Meanwhile, whisk the eggs with the sugar until pale and thickened, about five minutes. You can use a balloon whisk or electric hand mixer for this.
Fit bowl over the boiling water in the saucepan (water should not touch bowl) and lower the heat to a brisk simmer. Cook the egg mixture, whisking constantly, for 2-3 minutes until you see it starting to thicken a bit. Whisk in the finely chopped chocolate and cook, stirring, for a further 2-3 minutes.
Scrape the chocolate mixture into a medium bowl and leave to cool to room temperature. It should be quite thick and sticky in consistency.
When cool, beat in the soft butter, a small piece (about 2 tablespoons/30g) at a time. An electric hand mixer is great here, but it is possible to beat the butter in with a spatula if it is soft enough. You should end up with a thick, velvety chocolate buttercream. Chill while you make the caramel topping.
Directions for the caramel topping:
Choose the best-looking cake layer for the caramel top. To make the caramel topping: Line a jellyroll pan with parchment paper and butter the paper. Place the reserved cake layer on the paper. Score the cake into 12 equal wedges. Lightly oil a thin, sharp knife and an offset metal spatula.
Stir the sugar, water and lemon juice in a small saucepan. Bring to a boil over a medium heat, stirring often to dissolve the sugar. Once dissolved into a smooth syrup, turn the heat up to high and boil without stirring, swirling the pan by the handle occasionally and washing down any sugar crystals on the sides of the pan with a wet brush until the syrup has turned into an amber-colored caramel.
The top layer is perhaps the hardest part of the whole cake so make sure you have a oiled, hot offset spatula ready. I also find it helps if the cake layer hasn’t just been taken out of the refrigerator. Immediately pour all of the hot caramel over the cake layer. You will have some leftover most probably but more is better than less and you can always make nice toffee pattern using the extra to decorate. Using the offset spatula, quickly spread the caramel evenly to the edge of the cake layer. Let cool until beginning to set, about 30 seconds. Using the tip of the hot oiled knife (keep re-oiling this with a pastry brush between cutting), cut through the scored marks to divide the caramel layer into 12 equal wedges. Cool another minute or so, then use the edge of the knife to completely cut and separate the wedges using one firm slice movement (rather than rocking back and forth which may produce toffee strands). Cool completely.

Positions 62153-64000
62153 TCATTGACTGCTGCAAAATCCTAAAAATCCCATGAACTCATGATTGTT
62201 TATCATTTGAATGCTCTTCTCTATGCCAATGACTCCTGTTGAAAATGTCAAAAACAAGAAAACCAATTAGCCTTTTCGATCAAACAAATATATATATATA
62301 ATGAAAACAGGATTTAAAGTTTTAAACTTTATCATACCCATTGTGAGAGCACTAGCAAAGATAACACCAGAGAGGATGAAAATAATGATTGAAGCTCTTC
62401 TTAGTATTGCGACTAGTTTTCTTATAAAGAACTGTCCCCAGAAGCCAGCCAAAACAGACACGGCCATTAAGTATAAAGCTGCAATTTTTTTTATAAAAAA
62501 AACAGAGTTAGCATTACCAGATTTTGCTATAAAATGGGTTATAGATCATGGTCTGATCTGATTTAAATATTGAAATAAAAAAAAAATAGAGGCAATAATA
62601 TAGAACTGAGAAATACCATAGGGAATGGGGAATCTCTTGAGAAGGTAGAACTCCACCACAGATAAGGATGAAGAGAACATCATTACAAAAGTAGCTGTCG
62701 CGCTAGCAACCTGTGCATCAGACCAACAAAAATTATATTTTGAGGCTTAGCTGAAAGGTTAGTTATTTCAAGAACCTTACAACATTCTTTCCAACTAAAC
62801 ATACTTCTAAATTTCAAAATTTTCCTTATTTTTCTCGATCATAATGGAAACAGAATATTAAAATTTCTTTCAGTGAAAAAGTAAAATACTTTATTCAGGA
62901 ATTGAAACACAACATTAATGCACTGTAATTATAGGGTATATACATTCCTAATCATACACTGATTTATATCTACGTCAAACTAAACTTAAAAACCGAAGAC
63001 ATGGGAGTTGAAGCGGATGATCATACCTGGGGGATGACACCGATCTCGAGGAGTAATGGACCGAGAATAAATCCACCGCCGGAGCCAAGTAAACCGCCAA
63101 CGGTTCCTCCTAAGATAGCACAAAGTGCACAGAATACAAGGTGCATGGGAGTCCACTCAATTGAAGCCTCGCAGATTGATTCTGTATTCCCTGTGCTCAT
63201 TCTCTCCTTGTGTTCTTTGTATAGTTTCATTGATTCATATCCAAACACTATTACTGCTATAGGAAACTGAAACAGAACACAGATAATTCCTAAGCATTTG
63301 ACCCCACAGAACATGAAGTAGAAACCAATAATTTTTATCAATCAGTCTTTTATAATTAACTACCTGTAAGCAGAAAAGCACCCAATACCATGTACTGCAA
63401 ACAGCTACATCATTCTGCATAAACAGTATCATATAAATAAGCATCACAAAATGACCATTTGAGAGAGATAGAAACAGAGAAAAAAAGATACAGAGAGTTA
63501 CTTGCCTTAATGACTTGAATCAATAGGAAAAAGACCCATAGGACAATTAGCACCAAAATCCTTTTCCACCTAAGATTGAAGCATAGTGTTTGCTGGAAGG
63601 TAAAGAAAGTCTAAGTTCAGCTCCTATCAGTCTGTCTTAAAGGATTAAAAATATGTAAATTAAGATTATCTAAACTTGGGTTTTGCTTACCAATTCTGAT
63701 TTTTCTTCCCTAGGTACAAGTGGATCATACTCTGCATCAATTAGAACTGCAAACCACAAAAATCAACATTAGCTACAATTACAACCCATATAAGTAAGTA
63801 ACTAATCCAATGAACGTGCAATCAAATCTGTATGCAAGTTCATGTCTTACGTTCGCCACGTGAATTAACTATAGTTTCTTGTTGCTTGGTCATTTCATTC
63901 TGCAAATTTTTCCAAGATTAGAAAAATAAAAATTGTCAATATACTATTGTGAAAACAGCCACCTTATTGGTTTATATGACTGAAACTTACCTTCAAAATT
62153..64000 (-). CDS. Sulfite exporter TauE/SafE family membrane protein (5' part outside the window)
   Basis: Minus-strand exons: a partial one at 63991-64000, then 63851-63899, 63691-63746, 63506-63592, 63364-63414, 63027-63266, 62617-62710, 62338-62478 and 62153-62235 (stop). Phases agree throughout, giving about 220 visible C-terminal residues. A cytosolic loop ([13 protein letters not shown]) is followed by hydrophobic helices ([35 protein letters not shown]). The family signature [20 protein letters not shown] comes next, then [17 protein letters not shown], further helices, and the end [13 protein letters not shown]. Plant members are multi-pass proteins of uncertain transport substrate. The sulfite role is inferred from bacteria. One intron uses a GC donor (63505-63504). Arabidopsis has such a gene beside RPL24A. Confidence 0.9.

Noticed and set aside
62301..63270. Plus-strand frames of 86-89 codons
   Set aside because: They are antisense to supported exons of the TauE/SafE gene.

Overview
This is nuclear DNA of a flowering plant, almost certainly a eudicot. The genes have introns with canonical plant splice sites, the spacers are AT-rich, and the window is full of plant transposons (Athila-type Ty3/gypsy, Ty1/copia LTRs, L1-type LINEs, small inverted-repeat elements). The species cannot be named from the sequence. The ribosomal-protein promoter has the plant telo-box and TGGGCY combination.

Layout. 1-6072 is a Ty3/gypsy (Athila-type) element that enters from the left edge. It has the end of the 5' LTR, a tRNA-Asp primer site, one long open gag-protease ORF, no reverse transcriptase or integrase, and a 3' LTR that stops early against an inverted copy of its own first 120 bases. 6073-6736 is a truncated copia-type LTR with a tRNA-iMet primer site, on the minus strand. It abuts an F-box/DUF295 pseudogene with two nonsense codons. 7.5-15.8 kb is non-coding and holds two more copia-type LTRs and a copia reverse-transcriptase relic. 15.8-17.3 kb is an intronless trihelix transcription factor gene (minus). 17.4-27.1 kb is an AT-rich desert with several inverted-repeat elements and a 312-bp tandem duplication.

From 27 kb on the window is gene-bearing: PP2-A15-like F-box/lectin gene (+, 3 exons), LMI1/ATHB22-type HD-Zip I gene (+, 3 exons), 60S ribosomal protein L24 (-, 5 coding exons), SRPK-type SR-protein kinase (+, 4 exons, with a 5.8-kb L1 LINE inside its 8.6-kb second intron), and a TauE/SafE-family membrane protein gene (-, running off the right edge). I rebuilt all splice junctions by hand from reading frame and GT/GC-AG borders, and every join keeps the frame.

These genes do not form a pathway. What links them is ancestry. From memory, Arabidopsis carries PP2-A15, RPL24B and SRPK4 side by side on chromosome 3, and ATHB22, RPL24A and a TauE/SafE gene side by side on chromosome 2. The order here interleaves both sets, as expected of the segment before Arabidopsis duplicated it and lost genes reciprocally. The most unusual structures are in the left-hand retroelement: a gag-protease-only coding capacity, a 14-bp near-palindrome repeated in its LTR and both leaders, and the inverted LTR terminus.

Assembling the Dobos Torte
Divide the buttercream into six equal parts. Place a dab of chocolate buttercream on the middle of a 7 1/2” cardboard round and top with one cake layer. Spread the layer with one part of the chocolate icing. Repeat with 4 more cake layers. Spread the remaining icing on the sides of the cake.
Optional: press the finely chopped hazelnuts onto the sides of the cake. Propping a hazelnut under each wedge so that it sits at an angle, arrange the wedges on top of the cake in a spoke pattern. If you have any leftover buttercream, you can pipe rosettes under each hazelnut or a large rosette in the centre of the cake. Refrigerate the cake under a cake dome until the icing is set, about 2 hours. Let slices come to room temperature for the best possible flavor.
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URLs in this post:
 mono: http://www.webmd.com/a-to-z-guides/infectious-mononucleosis-topic-overview
 A Spoonful of Sugar: http://www.aspoonfulofsugar.net/wp/
 Not Quite Nigella: http://www.notquitenigella.com/
 Kaffeehaus: Exquisite Desserts from the Classic Caffés of Vienna, Budapest, and Prague: http://www.amazon.com/Kaffeehaus-Exquisite-Desserts-Classic-Budapest/dp/0609604538
 Dobos Torte: http://en.wikipedia.org/wiki/Dobos_torte
 The Daring Kitchen: http://thedaringkitchen.com